of lightning struck the water around us, the smell of burnt ozone filled the
air; the wind picked up and we quickly went from 5 knots to over 50 knots.
The wind literally howled and the storm felt like a great beast surrounding
us, lashing out from every different direction. Waves broke into the cockpit
and we were drenched; Carl took the helm just as the engine died and we
found ourselves without power, heading offshore for safety. The squall
lasted about five hours and as daylight broke we were finally able to relax.
We had damage to the mainsail and the problem with the engine but otherwise
everything was fine and we were pleased with the way the boat had handled
the weather. A school of dolphins arrived and swam alongside for a while and
a large manta ray jumped and gave us a high-five so we felt we'd done ok. No
one had panicked, Winston hadn't tried to jump ship and everything below was
dry. Finally the rain cleared and Carl worked out that the problem with the
engine was a blocked fuel filter. Changing it, we found the engine worked
again and so Carl put his foot down and floored it towards Bahia del Sol, El
We were able to repair the mainsail also whilst underway so with Indigo Moth
as good as new, we picked up speed again, stopping briefly as we noticed a
large fin in the water. Slowing down and approaching, we had our first
glimpse of a whale shark. A strange looking creature indeed, a spotted hide
and large plankton-feeding mouth, it lounged around on the surface swimming
close to the boat and didn't seem threatened by us at all. Small, by whale
shark standards as they can grow up to forty feet (we think), this one was
about 15 feet long and to be honest, looked like it was made of rubber. A
little while later we saw a second, larger whale shark at which point Carl
declared they were as common as muck, and didn't bother stopping!
On we went until finally we were an hour away from our destination, Bahia
del Sol. Spotting yet another object in the water, we slowed down and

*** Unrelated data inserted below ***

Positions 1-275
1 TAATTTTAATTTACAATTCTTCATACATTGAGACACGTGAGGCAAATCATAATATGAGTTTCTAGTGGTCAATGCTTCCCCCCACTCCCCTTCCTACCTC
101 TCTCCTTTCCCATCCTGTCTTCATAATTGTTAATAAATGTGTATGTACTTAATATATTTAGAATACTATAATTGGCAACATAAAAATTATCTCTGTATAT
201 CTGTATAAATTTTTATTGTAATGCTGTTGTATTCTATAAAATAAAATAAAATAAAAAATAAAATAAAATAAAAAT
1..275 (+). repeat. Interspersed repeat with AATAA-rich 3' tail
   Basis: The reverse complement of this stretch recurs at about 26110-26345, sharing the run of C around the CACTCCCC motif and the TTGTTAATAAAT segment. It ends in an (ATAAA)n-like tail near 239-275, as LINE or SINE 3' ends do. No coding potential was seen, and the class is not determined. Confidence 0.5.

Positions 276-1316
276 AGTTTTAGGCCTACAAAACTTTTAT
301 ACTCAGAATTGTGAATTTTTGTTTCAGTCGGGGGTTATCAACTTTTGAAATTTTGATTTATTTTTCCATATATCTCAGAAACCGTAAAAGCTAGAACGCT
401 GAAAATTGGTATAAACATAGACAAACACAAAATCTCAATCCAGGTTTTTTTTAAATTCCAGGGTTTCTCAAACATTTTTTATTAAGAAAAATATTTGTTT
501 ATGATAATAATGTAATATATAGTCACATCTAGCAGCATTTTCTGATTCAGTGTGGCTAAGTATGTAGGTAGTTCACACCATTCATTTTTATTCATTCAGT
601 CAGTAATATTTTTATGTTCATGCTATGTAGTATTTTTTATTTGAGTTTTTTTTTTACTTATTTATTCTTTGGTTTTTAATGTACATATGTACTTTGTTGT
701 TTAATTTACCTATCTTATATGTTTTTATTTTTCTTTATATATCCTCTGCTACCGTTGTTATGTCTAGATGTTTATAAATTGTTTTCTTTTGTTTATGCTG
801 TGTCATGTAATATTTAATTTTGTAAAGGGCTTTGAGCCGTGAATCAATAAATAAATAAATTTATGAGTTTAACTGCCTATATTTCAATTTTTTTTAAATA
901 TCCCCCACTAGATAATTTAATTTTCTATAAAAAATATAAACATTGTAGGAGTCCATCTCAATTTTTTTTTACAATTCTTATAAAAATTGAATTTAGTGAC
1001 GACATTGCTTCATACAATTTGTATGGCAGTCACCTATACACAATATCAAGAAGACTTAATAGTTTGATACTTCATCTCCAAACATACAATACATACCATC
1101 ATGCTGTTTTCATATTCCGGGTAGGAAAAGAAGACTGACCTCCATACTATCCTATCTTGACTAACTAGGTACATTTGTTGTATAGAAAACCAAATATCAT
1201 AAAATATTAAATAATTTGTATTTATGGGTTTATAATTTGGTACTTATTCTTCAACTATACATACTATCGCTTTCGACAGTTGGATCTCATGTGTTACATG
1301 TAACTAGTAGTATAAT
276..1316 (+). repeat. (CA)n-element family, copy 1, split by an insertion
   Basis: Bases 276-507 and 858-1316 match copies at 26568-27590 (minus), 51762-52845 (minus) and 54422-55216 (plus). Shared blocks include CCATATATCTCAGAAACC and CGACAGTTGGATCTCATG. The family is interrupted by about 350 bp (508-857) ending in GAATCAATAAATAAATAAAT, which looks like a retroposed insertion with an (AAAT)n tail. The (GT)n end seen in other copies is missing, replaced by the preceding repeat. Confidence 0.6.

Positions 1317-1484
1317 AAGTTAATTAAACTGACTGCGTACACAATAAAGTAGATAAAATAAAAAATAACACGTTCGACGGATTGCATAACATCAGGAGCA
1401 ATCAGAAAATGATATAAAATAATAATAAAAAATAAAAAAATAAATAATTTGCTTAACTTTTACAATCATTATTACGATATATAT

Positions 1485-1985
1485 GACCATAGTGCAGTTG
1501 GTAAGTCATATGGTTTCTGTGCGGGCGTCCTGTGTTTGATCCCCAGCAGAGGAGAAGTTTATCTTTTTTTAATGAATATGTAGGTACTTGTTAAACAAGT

approached curiously and discovered to our horror, the body of a man
floating face down and very obviously (and odourously) dead. We noted the
GPS position and radioed the local marina where we were told that two people
had been lost swimming a few days previously and unfortunately for us, this
was probably one of them. The marina took the coordinates and advised us to
keep moving as it was better not to get too involved. The following morning
a navy boat approached us while we were anchored and called perhaps one of
the strangest pieces of radio traffic we've heard... "Indigo Moth, Indigo
Moth, this is naval patrol. We want to talk to you about a dead body!"
Luckily we weren't being held responsible, we were able to give a
description and coordinates and later that day the body was recovered and
confirmed that it was indeed one of the lost swimmers. A surreal welcome to
Anchored outside Bahia del Sol we were faced with crossing a large sand bar
with breaking surf in order to gain entry into the lagoon beyond. We'd read
emails from boats before us crossing the bar, experiences including large
waves breaking into the cockpit causing damage and flooding below, one boat
suffered a knock down and everyone offered advice. The view from the back of
the waves was intimidating to say the least as the wind was blowing the top
off the surf and the swell was enormous but it was a case of "Gentlemen,
start your engines" and so, with the engine running furiously, we were off.
A pilot boat was positioned inside of the bar and called us through the
channel, Carl on the helm surfed down a small wave and steered us safely
through and so we entered the lagoon of Bahia del Sol finding about thirty
boats anchored in the calm waters beyond.
The question now is... will we ever get out of here?
huatulco with sylvia from "windcastle"
the mouth of the whale shark
crossing the bar at bahia del sol, not so bad after all
winston's new hiding place,
under the dinghy
gathering onboard "romanc'n the zea"
a manta leaps out of the water and...
©2005. All rights reserved. Designed by It's a Gem (www.itsagem.com)